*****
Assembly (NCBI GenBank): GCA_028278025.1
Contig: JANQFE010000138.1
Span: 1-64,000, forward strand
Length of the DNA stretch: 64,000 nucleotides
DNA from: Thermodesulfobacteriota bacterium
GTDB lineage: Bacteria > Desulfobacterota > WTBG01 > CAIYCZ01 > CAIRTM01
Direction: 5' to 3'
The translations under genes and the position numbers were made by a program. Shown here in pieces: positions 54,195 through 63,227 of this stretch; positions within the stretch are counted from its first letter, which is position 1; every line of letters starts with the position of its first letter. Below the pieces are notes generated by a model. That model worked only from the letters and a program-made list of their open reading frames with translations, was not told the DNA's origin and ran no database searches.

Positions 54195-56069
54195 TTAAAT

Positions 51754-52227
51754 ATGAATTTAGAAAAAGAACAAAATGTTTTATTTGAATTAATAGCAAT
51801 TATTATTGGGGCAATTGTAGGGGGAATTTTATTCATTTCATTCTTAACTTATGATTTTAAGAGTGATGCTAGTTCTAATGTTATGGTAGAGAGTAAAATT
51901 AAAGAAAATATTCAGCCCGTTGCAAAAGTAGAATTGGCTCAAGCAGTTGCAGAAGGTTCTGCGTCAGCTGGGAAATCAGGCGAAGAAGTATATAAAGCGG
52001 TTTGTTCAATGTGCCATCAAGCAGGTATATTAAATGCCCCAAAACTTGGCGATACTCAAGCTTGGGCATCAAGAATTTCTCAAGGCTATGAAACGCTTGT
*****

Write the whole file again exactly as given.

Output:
Assembly (NCBI GenBank): GCA_028278025.1
Contig: JANQFE010000138.1
Span: 1-64,000, forward strand
Length of the DNA stretch: 64,000 nucleotides
DNA from: Thermodesulfobacteriota bacterium
GTDB lineage: Bacteria > Desulfobacterota > WTBG01 > CAIYCZ01 > CAIRTM01
Direction: 5' to 3'
The translations under genes and the position numbers were made by a program. Shown here in pieces: positions 54,195 through 63,227 of this stretch; positions within the stretch are counted from its first letter, which is position 1; every line of letters starts with the position of its first letter. Below the pieces are notes generated by a model. That model worked only from the letters and a program-made list of their open reading frames with translations, was not told the DNA's origin and ran no database searches.

Positions 54195-56069
54195 TTAAAT

Positions 51754-52227
51754 ATGAATTTAGAAAAAGAACAAAATGTTTTATTTGAATTAATAGCAAT
51801 TATTATTGGGGCAATTGTAGGGGGAATTTTATTCATTTCATTCTTAACTTATGATTTTAAGAGTGATGCTAGTTCTAATGTTATGGTAGAGAGTAAAATT
51901 AAAGAAAATATTCAGCCCGTTGCAAAAGTAGAATTGGCTCAAGCAGTTGCAGAAGGTTCTGCGTCAGCTGGGAAATCAGGCGAAGAAGTATATAAAGCGG
52001 TTTGTTCAATGTGCCATCAAGCAGGTATATTAAATGCCCCAAAACTTGGCGATACTCAAGCTTGGGCATCAAGAATTTCTCAAGGCTATGAAACGCTTGT